In the emerging Web-based, desktop paradigm, one should ideally be able to switch seamlessly from application to application (e.g., literature server, image browser, registration process), even if the applications have been developed by different vendors and run on different servers. The goal is to preserve user authentication and privileges and patient context without requiring the user to re-authenticate or reselect the patient. The approach in medicine has been to establish a standard (CCOW) (HL7, 2003). The World Wide Web consortium is addressing these same issues, and it would be nice to end up with a universal standard.
The final obstacle is facilitating best practices based on evidence, rather than on recent experience or premonition. Our approach at IHC is to create a knowledge base of problem-specific standards of care and measurable expected outcomes. After a clinician enters a problem, we generate a patient-specific work list and suggested order sets for the patient. We find that it is easier for physicians to use these order sets (modified, if appropriate) than to write their own list of 15 or so items, which may not be complete or justified. We recognize that managing this knowledge base for every individual institution will be very expensive.
I hope this brief summary of the challenges we face will stimulate those of you with applicable expertise and accomplishments in the engineering domain to help us find solutions. In the end, we hope to provide better, more cost-effective care.
Appavu, S.I. 1997. Analysis of unique patient identifier options: final report. Available online at: http://ncvhs.hhs.gov/app0.htm.
Bakken, S., K.E. Campbell, J.J. Cimino, S.M. Huff, and W.E. Hammond. 2000. Toward vocabulary domain specifications for Health Level 7-coded data elements. Journal of the American Medical Informatics Association 7(4): 333–342.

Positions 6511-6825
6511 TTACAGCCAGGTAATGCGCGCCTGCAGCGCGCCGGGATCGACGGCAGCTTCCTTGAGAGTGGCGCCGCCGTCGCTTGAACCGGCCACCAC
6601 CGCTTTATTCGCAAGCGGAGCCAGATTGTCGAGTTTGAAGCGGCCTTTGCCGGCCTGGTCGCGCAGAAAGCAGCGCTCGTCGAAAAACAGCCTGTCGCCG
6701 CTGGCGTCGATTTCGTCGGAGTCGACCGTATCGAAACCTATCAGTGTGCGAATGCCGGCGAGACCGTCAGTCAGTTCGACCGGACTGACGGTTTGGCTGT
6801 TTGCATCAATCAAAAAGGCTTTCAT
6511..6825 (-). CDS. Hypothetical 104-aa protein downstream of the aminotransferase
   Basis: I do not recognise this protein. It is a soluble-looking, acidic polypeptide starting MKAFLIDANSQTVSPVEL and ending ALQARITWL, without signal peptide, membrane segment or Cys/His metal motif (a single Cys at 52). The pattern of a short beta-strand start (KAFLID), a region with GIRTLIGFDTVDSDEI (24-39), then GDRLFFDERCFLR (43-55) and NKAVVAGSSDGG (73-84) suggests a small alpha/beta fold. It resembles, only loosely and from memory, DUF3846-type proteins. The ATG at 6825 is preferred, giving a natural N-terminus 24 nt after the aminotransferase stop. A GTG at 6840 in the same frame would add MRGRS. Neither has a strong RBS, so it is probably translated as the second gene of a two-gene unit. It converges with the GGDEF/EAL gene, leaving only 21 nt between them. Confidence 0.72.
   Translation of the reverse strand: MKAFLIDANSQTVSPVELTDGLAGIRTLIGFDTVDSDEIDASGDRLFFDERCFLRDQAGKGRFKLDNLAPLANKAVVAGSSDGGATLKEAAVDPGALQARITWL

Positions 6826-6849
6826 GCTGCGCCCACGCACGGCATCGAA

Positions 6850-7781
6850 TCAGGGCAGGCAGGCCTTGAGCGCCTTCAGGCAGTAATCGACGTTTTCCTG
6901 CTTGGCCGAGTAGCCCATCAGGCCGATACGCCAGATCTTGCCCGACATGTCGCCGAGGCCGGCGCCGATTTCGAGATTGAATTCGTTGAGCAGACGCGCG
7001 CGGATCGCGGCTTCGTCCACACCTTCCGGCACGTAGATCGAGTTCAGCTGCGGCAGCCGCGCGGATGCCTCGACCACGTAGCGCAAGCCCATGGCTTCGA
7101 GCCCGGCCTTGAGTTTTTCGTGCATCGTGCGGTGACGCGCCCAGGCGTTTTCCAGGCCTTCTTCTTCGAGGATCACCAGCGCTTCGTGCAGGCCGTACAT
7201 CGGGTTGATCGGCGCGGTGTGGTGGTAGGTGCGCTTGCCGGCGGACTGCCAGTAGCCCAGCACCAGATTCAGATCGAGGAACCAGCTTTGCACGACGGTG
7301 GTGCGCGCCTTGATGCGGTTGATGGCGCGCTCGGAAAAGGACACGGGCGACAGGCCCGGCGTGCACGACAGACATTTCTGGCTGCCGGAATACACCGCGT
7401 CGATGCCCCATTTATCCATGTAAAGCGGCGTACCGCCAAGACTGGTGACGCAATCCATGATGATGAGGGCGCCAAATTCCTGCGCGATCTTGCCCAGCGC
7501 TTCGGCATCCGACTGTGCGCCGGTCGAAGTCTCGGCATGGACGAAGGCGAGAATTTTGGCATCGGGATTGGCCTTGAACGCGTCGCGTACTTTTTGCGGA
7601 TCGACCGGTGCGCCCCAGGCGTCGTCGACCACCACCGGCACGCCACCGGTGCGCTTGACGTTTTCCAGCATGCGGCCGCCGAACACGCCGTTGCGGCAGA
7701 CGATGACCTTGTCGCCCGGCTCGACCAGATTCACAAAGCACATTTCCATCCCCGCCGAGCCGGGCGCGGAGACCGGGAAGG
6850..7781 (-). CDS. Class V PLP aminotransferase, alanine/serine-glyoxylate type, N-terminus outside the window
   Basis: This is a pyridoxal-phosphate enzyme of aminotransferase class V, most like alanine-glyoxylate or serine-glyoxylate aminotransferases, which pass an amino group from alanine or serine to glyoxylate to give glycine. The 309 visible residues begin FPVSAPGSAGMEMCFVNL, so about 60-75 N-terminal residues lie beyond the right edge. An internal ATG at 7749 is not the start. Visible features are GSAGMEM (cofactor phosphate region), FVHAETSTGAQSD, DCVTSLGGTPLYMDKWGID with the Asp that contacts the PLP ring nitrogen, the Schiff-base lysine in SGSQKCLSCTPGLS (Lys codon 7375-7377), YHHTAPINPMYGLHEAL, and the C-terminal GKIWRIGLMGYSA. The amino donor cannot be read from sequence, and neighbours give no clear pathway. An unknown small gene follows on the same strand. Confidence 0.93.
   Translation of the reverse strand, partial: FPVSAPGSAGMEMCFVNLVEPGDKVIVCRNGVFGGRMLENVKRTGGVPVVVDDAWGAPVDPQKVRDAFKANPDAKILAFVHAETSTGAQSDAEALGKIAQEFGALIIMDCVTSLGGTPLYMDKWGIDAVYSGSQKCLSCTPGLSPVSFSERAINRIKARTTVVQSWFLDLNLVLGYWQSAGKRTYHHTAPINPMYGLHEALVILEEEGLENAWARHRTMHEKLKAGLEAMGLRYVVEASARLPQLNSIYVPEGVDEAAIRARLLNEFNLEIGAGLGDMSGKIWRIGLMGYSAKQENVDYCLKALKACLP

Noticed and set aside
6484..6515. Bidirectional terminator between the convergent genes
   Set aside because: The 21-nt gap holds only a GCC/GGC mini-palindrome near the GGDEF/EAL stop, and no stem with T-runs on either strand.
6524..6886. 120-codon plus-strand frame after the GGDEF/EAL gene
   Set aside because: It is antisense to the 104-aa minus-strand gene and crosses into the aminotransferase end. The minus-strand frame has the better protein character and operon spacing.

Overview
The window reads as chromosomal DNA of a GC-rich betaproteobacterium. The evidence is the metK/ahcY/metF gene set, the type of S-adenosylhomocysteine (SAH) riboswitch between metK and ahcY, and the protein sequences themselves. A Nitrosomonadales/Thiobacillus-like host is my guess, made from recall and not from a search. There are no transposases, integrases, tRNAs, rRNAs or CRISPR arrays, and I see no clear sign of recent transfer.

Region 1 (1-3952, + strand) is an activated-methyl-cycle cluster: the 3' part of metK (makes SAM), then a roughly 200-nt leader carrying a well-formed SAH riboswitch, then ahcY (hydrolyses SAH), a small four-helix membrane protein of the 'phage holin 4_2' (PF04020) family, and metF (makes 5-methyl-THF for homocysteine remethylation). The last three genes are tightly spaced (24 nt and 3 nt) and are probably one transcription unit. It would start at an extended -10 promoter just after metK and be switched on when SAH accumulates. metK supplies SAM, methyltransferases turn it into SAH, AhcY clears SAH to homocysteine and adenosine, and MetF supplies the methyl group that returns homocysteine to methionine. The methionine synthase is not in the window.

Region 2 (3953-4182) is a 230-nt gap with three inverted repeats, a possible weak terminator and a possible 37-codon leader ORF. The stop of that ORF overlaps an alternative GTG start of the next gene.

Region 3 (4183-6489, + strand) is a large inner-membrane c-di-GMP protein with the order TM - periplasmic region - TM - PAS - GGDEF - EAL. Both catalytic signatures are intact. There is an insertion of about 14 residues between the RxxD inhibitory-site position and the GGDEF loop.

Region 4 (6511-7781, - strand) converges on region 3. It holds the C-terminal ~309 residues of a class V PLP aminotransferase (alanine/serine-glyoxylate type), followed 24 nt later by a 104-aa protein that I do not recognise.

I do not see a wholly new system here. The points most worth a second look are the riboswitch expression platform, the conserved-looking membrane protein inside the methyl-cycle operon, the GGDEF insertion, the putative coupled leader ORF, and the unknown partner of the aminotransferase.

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Cimino, J.J. 1996. Linking patient information systems to bibliographic resources. Methods of Information in Medicine 35(2): 122–126.
Duncan, K.A. 1995. Evolving community health information networks. Frontiers of Health Service Management 12(1): 5–41.
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Hripcsak, G., J.H. Austin, P.O. Alderson, and C. Friedman. 2002. Use of natural language processing to translate clinical information from a database of 889,921 chest radiographic reports. Radiology 224(1): 157–163.
Huff, S.M., R.A. Rocha, H.R. Solbrig, M.W. Barnes, S.P. Schrank, and M. Smith. 1998. Linking a medical vocabulary to a clinical data model using Abstract Syntax Notation 1. Methods of Information in Medicine 37(4-5): 440–452.
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IOM. 1997. The Computer-Based Patient Record: An Essential Technology for Health Care (Revised Edition), R.S. Dick, E.B. Steen, and D.E. Detmer, eds. Washington, D.C.: National Academy Press.
IOM. 2001. Crossing the Quality Chasm: A New Health System for the 21st Century. Washington, D.C.: National Academy Press.
Johnson, S.B. 1996. Generic data modeling for clinical repositories. Journal of the American Medical Informatics Association 3(5): 328–339.
Littlejohns, P., J.C. Wyatt, and L. Garvican. 2003. Evaluating computerized health information systems: hard lessons still to be learnt. British Medical Journal 326: 860–863.
McDonald, C.J. 1997. Barriers to electronic medical record systems and how to overcome them. Journal of the American Medical Informatics Association 4(3): 213–221.
Pestotnik, S.L., D.C. Classen, R.S. Evans, and J.P. Burke. 1996. Implementing antibiotic practice guidelines through computer-assisted decision support: clinical and financial outcomes. Annals of Internal Medicine 124(10): 884–890.
PricewaterhouseCoopers. 2001. Patients or Paperwork?: The Regulatory Burden Facing America’s Hospitals. Paper prepared for the American Hospital Association (AHA). Chicago, Illinois: AHA.